Wednesday, March 28, 2007

Java Is Plato's Republic

Plato's Republic is heavily influenced by geometry, the big intellectual innovation of the time. Of course the major weirdness of geometry is that you can design a real object like a building, and base that design on an unreal thing, like a square or a circle or a triangle, and it'll work. So the big disconnect is that the logic of squares and circles and triangles is powerful and effective and works in a pragmatic sense, and yet no true perfect squares, circles, or triangles exist in real life.

So the solution to this is to posit that outside the universe there dwells a pure realm of math, where the real squares and triangles et cetera exist, and to say that our own world is just a shadowy reflection of that pure greatness.

And this philosophy has all kinds of consequences, some of them markedly non-beneficial, but that's another subject. The reason I bring all that up is that's Java.

Anybody who comes to Ruby from Java will sooner or later encounter confusion about the assigning of instance variables to classes. You would think those instance variables would then become available to instances of the class, as class variables; in fact, from the point of view of an instance of a given class, an instance variable assigned to a class just disappears into a cloud of mystery.

The solution is that an instance variable assigned to a class isn't actually assigned to a class at all; it's assigned to a Class. Ruby's object model is very closely based on Smalltalk's, where classes themselves are objects in the system, available for real-time modification by the programmer. This means that if you assign an instance variable to a class, it's available to methods within the class itself, but of course not to instances of the class, because in Ruby, a class isn't an abstract Platonic definition that sits outside the world itself. It's right there in the world with everything else, and an instance of it is just something which implements the definition it provides.

See the thread on the ruby-talk mailing list about instance variables and ActiveRecord::Base for a more detailed discussion (and a nice examination of the Rails source code).


  1. You could say this about almost any early-bound language. C++, C#, VB.Net, etc. are the same way.

    Smalltalk was the first OOP language I programmed in years ago (briefly). We used class and instance variables. I remember asking a C++ programmer the question, "What's the equivalent of a class variable in C++?" The answer is a static variable with class scope. The same goes for class methods (as opposed to instance methods). The thing that's a bit weird is in Smalltalk a class variable's value exists for eternity, for as long as the class exists in the image, or until somebody changes it. That's a foreign concept to most programmers, because to them programs have a lifetime. You run them. They run for a while (or indefinitely if they're designed that way), and then they stop. All variable values are gone.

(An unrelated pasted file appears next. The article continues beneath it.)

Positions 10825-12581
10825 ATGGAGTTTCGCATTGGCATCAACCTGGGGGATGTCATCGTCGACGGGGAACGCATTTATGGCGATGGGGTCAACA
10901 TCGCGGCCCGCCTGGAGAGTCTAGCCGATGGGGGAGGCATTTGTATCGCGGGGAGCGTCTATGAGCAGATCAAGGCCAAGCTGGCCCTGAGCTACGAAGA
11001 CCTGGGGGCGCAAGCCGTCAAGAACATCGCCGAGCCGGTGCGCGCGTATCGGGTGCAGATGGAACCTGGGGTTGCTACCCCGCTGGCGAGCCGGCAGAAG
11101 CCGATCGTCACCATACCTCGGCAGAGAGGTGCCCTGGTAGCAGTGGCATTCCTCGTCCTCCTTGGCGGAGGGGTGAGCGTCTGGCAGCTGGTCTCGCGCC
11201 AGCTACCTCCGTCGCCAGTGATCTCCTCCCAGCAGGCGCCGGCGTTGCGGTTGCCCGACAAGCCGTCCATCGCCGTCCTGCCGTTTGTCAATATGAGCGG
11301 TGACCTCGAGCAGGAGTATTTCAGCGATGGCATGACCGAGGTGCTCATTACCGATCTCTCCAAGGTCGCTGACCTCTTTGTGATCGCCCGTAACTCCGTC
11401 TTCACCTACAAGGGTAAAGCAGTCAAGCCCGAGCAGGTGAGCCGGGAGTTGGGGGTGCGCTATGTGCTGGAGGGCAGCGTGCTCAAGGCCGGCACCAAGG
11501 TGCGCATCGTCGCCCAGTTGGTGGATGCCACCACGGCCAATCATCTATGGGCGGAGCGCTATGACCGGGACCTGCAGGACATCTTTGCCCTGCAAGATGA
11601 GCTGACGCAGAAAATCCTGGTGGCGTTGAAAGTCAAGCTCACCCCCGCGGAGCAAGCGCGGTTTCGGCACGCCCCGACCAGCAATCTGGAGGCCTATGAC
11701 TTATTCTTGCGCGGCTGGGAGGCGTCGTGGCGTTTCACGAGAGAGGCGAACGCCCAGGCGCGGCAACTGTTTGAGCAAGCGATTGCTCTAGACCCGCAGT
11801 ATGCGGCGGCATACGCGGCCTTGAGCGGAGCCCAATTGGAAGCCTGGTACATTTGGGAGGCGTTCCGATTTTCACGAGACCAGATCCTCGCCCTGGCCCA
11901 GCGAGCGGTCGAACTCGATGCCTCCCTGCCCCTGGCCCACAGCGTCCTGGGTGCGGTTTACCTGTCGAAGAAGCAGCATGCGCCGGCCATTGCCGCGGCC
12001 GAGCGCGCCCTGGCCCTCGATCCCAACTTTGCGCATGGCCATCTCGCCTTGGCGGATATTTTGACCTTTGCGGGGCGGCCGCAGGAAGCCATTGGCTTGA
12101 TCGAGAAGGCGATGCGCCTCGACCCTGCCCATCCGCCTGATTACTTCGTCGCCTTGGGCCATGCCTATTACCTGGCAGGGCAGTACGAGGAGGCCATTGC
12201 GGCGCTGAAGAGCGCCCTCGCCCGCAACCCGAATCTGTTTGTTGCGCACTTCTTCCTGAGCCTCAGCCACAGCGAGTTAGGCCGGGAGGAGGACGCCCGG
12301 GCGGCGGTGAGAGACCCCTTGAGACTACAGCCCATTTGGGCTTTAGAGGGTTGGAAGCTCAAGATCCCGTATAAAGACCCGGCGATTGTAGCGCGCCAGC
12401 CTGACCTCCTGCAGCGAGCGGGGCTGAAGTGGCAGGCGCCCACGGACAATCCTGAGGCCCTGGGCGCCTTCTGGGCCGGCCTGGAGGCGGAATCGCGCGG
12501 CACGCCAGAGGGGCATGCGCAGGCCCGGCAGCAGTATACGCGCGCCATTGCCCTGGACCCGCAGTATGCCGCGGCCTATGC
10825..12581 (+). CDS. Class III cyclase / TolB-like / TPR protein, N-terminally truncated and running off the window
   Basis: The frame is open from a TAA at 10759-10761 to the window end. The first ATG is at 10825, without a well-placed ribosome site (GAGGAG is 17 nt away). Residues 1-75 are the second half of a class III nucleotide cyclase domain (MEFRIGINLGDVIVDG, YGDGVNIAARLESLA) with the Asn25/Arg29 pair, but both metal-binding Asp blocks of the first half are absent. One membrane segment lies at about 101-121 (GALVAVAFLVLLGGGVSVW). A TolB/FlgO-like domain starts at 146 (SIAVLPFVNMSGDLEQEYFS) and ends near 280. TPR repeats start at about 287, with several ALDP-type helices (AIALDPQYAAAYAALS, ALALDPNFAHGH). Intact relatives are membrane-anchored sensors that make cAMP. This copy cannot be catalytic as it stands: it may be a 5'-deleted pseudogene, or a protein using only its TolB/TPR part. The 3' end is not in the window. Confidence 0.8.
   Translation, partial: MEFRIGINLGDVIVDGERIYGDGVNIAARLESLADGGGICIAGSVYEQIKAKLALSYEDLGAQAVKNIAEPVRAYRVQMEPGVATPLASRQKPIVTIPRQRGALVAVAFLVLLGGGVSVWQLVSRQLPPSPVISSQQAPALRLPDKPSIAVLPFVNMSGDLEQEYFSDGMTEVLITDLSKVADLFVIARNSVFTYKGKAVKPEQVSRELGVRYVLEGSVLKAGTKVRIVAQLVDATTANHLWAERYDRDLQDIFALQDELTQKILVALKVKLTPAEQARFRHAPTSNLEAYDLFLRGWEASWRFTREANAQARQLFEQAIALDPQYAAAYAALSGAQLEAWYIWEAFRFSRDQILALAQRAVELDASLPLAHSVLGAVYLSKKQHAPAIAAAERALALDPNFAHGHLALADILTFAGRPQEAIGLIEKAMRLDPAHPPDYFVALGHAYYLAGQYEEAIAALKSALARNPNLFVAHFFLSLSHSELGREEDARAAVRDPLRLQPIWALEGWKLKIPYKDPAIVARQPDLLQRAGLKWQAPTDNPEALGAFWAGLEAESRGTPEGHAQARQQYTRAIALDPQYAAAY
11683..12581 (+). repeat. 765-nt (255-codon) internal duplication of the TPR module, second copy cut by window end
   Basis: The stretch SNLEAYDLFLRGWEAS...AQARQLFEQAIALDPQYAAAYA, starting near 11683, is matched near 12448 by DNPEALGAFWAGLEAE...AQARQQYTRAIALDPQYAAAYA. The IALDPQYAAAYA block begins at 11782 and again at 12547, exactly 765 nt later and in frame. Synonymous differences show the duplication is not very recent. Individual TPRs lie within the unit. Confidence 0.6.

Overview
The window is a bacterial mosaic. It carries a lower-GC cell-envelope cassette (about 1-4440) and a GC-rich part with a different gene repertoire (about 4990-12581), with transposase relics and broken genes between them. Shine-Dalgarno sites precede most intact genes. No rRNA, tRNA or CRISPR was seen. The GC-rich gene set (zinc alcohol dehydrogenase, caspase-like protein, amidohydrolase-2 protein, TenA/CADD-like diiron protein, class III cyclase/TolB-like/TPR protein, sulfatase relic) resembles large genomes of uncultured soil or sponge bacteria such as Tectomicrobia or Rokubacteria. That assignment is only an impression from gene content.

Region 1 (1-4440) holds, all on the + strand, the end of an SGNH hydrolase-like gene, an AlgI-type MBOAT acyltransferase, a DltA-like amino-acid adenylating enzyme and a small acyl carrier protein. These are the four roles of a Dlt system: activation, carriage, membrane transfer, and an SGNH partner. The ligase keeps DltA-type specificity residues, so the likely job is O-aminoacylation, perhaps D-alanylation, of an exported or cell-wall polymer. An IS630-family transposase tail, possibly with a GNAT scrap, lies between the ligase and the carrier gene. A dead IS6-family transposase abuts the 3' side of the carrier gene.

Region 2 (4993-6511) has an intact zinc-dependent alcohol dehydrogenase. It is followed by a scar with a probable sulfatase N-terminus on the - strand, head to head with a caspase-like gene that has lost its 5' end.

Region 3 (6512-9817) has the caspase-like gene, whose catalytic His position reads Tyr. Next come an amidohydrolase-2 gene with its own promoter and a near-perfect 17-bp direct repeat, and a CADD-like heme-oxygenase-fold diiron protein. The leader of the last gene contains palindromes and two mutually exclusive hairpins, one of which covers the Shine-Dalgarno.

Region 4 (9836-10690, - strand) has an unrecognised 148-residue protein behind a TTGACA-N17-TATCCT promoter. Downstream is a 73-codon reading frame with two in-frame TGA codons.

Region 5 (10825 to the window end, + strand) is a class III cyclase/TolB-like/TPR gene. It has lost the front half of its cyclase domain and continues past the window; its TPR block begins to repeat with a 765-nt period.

Another difference, from my experience, is that class methods have a sense of "self" (ie. a "this"), whereas static methods in C++, Java, etc. do not. In C++, for example, you can't take a "this" and cast to a base class's version of the "overloaded" method you're in (a method of the same name as the base class's method), when in a static method. You have to use scoping syntax. I haven't tried it, but it looks to me like in Smalltalk you could do this (no casting, but using the "super" keyword).

  2. Yeah, it's actually intrinsic to early binding.

    I don't know exactly what you mean. The big frustration in my life right now is that my Seaside/Smalltalk learning got waylaid by other stuff going on in my life. I don't think there's such a thing as a static method in Smalltalk, in the Java sense, is there?

  3. Smalltalk doesn't have static methods. Static methods are weird, they don't belong to anything, they are really just scoped free floating functions.

    Smalltalk is simple. Everything is an object. The term "object" means an instance of a class. All objects have instance methods, and instance variables. All objects have a superclass, and can refer to them via the keyword #self. All classes are a running instance of some other class somewhere in the system. Since classes are also themselves objects, then it follows that they can have instance variables and methods.

    Classes also have what are called class variables, this is like what'd you think of as static, ie both the class and its instances can see these. These are mainly used to declare constants I think.

    When you declare a class...

    Object subclass #Customer

    another class is created for you automatically that parallels that using your classes name plus the word class.

    #'Customer class'

    Your #Customer class is actually the sole instance of that hidden meta class #'Customer class'.

    #Customer superclass is #Object, #'Customer class' superclass is #'Object class'. These are called meta classes. The meta class is a subclass of the meta class of the class you were subclassing.

    So when you edit the class side, you're actually editing the hidden meta class definition that defines your class, which is its sole instance.